What is ‘special’ about The Skerries SSSI?

The Skerries has 2 special features:

As well as the features listed above, The Skerries has other habitats that contribute to the special interest. These include maritime grassland, characterised by common scurvey-grass, lesser sea-spurrey, red fescue and common sorrel, inter-tidal rocks and pools and low maritime cliff with associated ledges and crevices. Of particular interest are species-rich sediment-floored rockpools and the small cushion star. This diversity of habitats supports other species including a breeding bird assemblage (arctic tern, common tern, oystercatcher, lesser black-backed gull, greater black-backed gull, puffin, herring Gull, shag, rock pipit), breeding and visiting grey seals, and these too are a key component of the special interest of the site. Unless specified below, management of this site should aim to look after these habitats and species as well as the listed features of interest.

What do we want The Skerries to look like?

The site should contribute to the network of tern breeding sites within the Irish Sea and more locally along the coast of Anglesey. Its integrity as a breeding site for all tern species should be maintained, primarily by keeping it free from mammalian predators and minimising avian predators. This should occur even in years when one or more of the nesting species fails to be present. The integrity of the tern colony is dependant upon off-site factors, such as availability of food, the presence of alternative nesting sites in adverse years within the Irish Sea and the integrity of their winter migration sites.

The site should provide the opportunity for roseate terns to nest. As they tend to nest in established tern colonies, usually associated with common terns, the maintenance of a viable common and arctic tern colony is imperative.

The presence of the other breeding bird species should be maintained. However as nesting terns can suffer predation from nesting gulls, it is essential that the two colonies be protected from conflict. Breeding and immature gulls can be particularly successful predators of tern colonies. Even if separation between the gull and tern population is achieved, it may be necessary to control individuals that are exerting particularly severe predation pressure.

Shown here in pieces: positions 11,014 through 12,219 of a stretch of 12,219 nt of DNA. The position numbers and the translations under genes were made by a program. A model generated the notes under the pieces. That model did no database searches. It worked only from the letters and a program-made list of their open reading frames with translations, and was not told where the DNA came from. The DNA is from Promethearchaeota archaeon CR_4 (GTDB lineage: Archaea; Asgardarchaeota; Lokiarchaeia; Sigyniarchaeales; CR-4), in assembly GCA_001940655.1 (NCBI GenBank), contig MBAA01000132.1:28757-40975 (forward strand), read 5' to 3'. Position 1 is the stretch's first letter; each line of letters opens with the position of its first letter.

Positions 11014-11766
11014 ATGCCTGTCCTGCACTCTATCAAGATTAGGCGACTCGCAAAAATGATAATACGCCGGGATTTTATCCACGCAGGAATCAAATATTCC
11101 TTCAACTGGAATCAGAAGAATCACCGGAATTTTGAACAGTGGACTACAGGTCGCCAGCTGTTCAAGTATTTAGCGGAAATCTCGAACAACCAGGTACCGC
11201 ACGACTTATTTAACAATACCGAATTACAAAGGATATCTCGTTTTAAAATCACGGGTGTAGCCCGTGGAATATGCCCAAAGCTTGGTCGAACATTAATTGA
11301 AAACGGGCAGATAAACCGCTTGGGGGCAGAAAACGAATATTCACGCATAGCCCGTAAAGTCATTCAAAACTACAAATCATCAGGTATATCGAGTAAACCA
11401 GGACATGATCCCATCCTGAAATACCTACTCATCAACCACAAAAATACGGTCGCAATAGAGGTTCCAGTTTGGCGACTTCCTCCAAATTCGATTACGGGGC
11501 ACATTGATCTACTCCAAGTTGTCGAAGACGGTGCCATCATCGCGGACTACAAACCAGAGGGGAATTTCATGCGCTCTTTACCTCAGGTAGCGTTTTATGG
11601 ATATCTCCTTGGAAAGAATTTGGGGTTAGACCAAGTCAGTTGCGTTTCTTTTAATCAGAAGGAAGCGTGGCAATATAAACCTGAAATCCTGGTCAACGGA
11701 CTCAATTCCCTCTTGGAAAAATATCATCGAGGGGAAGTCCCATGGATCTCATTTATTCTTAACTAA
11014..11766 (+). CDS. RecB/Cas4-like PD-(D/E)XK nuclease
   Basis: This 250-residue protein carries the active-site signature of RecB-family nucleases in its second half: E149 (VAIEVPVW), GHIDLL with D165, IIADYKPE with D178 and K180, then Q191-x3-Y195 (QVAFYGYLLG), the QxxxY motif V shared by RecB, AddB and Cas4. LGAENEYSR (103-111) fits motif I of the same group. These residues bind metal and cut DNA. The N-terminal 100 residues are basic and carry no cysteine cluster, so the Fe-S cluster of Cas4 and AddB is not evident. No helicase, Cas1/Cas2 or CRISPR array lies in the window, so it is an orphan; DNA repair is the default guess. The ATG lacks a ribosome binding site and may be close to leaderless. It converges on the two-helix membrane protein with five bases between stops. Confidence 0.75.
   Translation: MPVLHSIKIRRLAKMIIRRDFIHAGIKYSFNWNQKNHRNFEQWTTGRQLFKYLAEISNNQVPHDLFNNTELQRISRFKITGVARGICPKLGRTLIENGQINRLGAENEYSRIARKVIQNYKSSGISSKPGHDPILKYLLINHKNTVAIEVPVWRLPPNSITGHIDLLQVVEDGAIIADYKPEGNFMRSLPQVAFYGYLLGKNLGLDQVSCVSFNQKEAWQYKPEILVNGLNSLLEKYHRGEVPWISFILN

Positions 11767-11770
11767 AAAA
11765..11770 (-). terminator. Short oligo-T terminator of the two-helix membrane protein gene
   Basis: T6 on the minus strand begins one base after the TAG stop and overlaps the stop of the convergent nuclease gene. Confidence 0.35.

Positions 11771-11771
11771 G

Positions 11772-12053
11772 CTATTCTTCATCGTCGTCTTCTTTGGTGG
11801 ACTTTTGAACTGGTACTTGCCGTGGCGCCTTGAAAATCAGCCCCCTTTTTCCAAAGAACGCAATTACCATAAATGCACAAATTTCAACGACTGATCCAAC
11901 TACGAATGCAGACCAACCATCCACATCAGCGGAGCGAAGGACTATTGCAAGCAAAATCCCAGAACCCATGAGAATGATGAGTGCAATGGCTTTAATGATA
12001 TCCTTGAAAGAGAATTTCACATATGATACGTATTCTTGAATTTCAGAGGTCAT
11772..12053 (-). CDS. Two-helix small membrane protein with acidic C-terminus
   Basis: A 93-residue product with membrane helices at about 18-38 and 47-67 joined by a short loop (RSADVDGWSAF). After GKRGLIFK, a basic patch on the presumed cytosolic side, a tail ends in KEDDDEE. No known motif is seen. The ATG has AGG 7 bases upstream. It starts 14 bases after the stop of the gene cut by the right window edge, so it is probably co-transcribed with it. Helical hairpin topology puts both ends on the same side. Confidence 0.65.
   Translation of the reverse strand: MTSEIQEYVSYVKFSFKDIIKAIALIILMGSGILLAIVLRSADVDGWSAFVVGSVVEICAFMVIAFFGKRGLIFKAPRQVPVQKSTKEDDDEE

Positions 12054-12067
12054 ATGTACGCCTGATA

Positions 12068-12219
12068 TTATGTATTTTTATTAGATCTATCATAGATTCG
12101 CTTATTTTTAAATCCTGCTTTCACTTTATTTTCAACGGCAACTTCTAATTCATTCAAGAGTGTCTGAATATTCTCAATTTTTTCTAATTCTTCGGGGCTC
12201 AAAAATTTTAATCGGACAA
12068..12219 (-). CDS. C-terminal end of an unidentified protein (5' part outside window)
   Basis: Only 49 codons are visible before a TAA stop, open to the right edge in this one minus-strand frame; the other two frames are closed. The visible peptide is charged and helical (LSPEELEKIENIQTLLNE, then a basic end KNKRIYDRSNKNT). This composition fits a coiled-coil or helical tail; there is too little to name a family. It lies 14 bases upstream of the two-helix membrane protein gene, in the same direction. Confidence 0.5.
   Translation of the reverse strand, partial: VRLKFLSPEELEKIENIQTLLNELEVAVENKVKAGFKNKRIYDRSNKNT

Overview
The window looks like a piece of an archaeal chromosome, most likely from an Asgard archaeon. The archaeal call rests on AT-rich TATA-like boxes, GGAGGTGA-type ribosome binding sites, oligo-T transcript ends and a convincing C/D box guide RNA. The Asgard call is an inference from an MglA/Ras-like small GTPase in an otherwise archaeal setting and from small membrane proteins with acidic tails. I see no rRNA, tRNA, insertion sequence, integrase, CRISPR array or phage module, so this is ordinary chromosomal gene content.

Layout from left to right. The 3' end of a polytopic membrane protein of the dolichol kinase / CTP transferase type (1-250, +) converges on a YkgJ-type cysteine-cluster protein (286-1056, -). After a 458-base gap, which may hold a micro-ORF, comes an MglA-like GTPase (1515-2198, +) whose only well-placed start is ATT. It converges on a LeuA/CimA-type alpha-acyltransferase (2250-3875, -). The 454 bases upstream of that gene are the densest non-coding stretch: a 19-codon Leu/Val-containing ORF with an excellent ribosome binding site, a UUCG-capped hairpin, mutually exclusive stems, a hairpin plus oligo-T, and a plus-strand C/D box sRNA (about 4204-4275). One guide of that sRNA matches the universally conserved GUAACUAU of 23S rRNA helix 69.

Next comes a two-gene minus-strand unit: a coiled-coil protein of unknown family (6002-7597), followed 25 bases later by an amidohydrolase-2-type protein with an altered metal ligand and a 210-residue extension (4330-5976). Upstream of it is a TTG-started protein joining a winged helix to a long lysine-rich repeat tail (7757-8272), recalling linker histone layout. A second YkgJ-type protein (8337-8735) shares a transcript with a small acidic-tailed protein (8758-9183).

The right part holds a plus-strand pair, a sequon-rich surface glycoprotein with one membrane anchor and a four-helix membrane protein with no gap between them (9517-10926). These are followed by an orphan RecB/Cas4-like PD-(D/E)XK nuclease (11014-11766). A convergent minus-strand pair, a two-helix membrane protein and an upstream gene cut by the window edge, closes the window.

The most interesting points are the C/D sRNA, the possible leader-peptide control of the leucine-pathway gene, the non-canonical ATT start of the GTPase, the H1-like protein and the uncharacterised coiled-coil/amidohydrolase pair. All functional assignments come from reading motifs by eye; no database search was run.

The island’s grey seal colony could be adversely affected by disturbance during autumn pupping and should be protected from excessive human disturbance during this period.

What management is needed on The Skerries SSSI and why?

Although The Skerries is an excellent place for wildlife it will only remain so if the necessary management continues. CCW’s aim is to work with you to ensure that this management is carried out.

What does this mean in practice?

There are many factors that could damage the special features at The Skerries if they are not properly managed. These are the ones we regard as most important:

Competition for Nest Space: Expansion of the area occupied by breeding gulls has the potential to significantly reduce the viability of the tern colony through direct occupation of nesting areas. Management of the gull colony (by removing gull nests and / or eggs within a specified exclusion area around the core tern breeding colony) may be necessary to maintain a viable tern nesting area.